Sunday, June 6, 2010

Revisiting a Troubled Political Past

Martha Graham Dance Company principal Tadej Brdnik performing Isadora Duncan's "The Revolutionary." New York City high school students, below, in "Panorama." Photos by Costas Cacaroukas.

TADEJ Brdnik is wearing a black tank top and grey jeans. He moves around the floor in a controlled fury. The jumps, leaps and thrusting out of his arms are very urgent and adamant. They are determined. Indeed, they are righteously angry.

He ends Isadora Duncan’s “The Revolutionary,” with arms held aloft, his hands balled in tight fists, evoking another protest image: The Black Power Salute by gold medalist Tommie Smith and silver medalist John Carlos on the podium at the 1968 Olympics in Mexico City. TB’s entire body language in this piece, originally danced by ID, bellows power to the people.

Empowerment of the masses is the leitmotif in the Martha Graham Dance Company’s new season, the “Political Dance Project.” “The Revolutionary” was one of the solos performed during the season preview at a company fundraiser last month at Cedar Lake, home to the contemporary ballet company of the same name. The Graham company season opens Tuesday night (8 June) at the Joyce Theater and ends with an evening performance on 13 June.

In this four-program treatise, the Graham company revisits early 20th century America and many of the issues of the day i.e., workers rights, aftermath of the stock market crash. This look back also looks forward to today, which may cause some to muse, “the more things change, the more they stay the same.”

To impart this panoramic story the company is not relying on dance alone. This is a multimedia, collaborative effort that comprises film montages, spoken word, actors, and like “The Revolutionary,” works from other choreographers. Graham company artistic director Janet Eilber explains that she is staging the political dances now because of what she terms a current “fascination” with the 20th century. Another impetus is the ascendancy of contemporary dance. Further, this project is in keeping with the company’s continuing mission to tinker with ideas.

“We (the Graham organization) have been for about the last five years experimenting with new ways to present the ‘new’ classics of American Modern Dance,” says JE, who cites as one of her inspirations for this season “Stepping Left,” the book by former Graham dancer Ellen Graff examining the influence of social and political activism on dance. “We have been addressing what studies show us about today’s audiences – that they want more context, more information about what they see in the theater. So we have experimented with spoken introductions, thematic programs (like an evening about Martha and American Music, or her Greek themed works, or evenings that use media and narration).”

One dance that uses narration - mainly slave narratives in the preview excerpt - is “Panorama,” which like “The Revolutionary” is one of the solos in the “Dance is a Weapon” (debuting Wednesday) montage. When “Panorama” was first performed in 1935, it explored an expansive view of American history, dating to the Puritans through to the rise of the nation’s collective social consciousness in the mid-1930s. It took 33 dancers to tell the tale. In its current iteration, the 33 dancers are New York City high school students who auditioned for their roles.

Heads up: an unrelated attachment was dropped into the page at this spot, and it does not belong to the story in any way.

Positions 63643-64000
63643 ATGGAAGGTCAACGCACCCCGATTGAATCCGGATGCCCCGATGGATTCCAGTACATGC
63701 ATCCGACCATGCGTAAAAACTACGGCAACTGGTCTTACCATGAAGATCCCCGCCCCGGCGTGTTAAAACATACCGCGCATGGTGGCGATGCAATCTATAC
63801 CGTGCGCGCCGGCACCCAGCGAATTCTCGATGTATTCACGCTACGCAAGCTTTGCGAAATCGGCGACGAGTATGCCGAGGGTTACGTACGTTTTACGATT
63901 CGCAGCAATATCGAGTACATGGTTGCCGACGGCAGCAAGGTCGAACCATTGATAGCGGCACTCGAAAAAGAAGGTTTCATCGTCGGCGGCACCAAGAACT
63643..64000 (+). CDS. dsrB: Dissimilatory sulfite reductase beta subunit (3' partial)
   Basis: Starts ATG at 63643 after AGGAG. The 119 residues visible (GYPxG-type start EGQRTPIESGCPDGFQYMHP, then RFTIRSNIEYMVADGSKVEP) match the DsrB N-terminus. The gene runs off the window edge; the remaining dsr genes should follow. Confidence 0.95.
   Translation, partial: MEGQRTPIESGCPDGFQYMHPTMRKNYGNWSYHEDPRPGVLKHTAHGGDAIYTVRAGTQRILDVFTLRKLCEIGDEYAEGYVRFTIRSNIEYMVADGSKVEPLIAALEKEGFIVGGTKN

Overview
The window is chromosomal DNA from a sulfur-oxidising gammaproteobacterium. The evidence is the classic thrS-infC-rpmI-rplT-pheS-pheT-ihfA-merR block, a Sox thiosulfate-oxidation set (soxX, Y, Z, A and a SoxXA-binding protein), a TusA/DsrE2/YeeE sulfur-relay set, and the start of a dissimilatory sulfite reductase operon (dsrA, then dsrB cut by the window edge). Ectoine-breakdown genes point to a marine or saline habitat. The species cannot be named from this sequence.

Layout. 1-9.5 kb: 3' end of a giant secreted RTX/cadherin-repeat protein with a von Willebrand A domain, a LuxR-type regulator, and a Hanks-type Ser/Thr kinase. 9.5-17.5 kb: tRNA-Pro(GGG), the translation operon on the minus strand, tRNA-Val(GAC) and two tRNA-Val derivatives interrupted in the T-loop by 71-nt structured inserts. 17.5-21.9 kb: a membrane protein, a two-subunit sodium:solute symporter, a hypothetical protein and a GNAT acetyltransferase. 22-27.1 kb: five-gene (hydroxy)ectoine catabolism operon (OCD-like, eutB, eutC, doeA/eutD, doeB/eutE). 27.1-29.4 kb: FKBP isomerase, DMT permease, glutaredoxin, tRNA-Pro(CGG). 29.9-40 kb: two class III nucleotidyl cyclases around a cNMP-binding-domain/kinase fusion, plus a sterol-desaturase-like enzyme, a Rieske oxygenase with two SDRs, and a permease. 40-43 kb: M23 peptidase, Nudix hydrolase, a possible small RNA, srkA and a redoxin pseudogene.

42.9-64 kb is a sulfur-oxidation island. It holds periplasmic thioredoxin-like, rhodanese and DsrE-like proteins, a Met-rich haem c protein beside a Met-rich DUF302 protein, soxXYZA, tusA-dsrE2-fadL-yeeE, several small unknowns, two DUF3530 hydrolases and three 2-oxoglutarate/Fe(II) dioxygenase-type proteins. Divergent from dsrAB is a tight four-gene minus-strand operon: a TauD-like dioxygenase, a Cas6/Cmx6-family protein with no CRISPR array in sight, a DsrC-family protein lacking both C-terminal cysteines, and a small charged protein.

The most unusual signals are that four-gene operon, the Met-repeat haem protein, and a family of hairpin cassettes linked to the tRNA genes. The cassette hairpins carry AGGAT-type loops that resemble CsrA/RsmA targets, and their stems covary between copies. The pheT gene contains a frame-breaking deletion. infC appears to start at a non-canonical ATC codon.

While on Wednesday the students will be dressed in red, during the preview performance they wore heavily symbolic white T-shirts and blue jeans. Both the T-shirt and blue jeans are enduring modes of dress in America in a piece about American history. The different pocket designs on the jeans suggests the diversity that is the United States. Further, in one sequence the dancers disclose their birth country, making them hyphenated Americans. Yet what is striking is that none are Native American. Once again, the natives are virtually invisible in our diverse society – a shameful bit of American history.

The Graham company has a well-documented history of celebrating/challenging the zeitgeist of the day, never skittish about addressing controversial subjects - even snubbing the likes of Adolf Hitler during a moment in history when he was not a hated figure, albeit a feared one. The company is much like its founder who came of age in an era when upperclass women such as herself did not pursue careers in the arts, yet she did the shocking. The political dances, too, speak to issues that have the power to send shock waves, the passage of time and human rights laws notwithstanding. JE calls “American Document” (premiering Tuesday) the most provocative. It is an updated version of Graham’s 1938 work that was informed by the ascent of Fascism in Europe. It asks the fundamental question, “What is an American,” still fighting and dying words, even in the 21st century.

“This is not a dance but a theater piece created with SITI Company with Anne Bogart directing,” says JE of the ensemble troupe and its founder. “… It is performed by six SITI Company actors and 10 Martha Graham dancers and includes spoken text from a wide variety of sources – from Walt Whitman to blogs from American soldiers in Iraq. It’s very different from traditional dance programming and parts of it are quite edgy and contemporary.”

Hmmm … cryptic and intriguing.

Expressing a difficulty in choosing from among the dances, JE nevertheless settles on “American Document” and “Dance is a Weapon” as the ones she hopes will make the greatest impression on audiences. “And of course, I hope EVERY dance will be particularly impactful – that’s the goal that drives all of our work and experimentation with giving audiences context and new points of access.”

For tickets, schedule of performances and more information about the Martha Graham Dance Company’s “Political Dance Project,” visit and /.

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